You may not face choices as stark as the ones outlined above, but your students do. Lacking an office, living on a budget, possibly balancing work and school, they will gravitate towards social computing wherever possible. Why spend money if they don't have to? Why pay for a fast CPU if they have a slow modem, why pay for a large disk drive if TIME magazine stores all their articles online, why pay for a CD-ROM if the same material exists on the Web?

    The changes in a campus are which embraces social computing are far-reaching. Computers become less a product than a service, less an occasional and expensive purchase like office furniture, and more a steady stream of small purchases, like office supplies. PCs wither and networks bloom, and value is created by access instead of ownership. Anyone who has done the math for a 'one computer per student' policy sees millions of dollars tied up in machines that are unused most of the day, and that's when the student body is affluent enough to afford such a requirement. For a student body already straining to meet tuition, the idea of personal computing is an absurdity, but social computing is not.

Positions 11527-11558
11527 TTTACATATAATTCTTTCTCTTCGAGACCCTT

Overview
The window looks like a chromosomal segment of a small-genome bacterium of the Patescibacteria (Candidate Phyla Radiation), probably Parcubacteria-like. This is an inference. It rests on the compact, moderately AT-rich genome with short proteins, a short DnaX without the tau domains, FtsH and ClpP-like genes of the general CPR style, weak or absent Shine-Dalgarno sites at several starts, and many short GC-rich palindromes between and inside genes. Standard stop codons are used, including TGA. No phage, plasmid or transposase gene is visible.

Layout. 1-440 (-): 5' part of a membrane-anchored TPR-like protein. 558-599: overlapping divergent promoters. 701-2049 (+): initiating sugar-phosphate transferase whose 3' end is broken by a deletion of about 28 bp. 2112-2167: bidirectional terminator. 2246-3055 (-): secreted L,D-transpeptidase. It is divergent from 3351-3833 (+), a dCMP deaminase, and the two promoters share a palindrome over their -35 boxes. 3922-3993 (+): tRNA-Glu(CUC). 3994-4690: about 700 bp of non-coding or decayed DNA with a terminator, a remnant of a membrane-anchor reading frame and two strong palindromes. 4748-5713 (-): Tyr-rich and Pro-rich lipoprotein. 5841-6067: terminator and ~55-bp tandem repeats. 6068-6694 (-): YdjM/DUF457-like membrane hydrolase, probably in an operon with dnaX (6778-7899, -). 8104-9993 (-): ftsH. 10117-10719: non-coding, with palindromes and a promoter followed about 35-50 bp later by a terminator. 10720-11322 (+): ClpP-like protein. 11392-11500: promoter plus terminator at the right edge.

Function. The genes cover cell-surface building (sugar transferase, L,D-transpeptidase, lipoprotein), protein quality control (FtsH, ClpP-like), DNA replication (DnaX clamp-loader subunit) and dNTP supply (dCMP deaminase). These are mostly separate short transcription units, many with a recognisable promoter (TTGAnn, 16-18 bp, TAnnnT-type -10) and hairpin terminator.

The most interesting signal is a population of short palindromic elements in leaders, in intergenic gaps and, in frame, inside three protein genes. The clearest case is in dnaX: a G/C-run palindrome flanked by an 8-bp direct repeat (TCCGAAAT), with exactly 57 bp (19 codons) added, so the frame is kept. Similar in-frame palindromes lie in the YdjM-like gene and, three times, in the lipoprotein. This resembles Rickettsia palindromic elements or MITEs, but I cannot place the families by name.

If hardware is boring, then homogeneity of computing resources becomes unimportant. With the browser as the interface and the Internet as the hard drive, the differences between a 486 running Linux and a Pentium II running Windows 98 shrink in importance, and instead of a massive overhaul of computer labs every 3-5 years, it becomes possible to replace 20% of the machines annually. This takes advantage of continually rising quality and falling cost, raises the quality of the average machine every year, eliminates the problem of wheezing equipment at the tail end of a "complete replacement" cycle, and frees up low-end machines for use as hallway terminals or print servers as a side-effect.

    If computers are for finding instead of keeping, then then the role of the librarian changes drastically. With a computer as a finding tool, every library suddenly acquires a rapidly expanding global collection. Librarians will be increasingly freed from the part of their job that turns them into literate janitors, constantly reshelving paperback copies of The Iliad, while returning to their roles as taxonomists and sleuths, guiding students to useful resources and teaching them how to separate the good from the mediocre.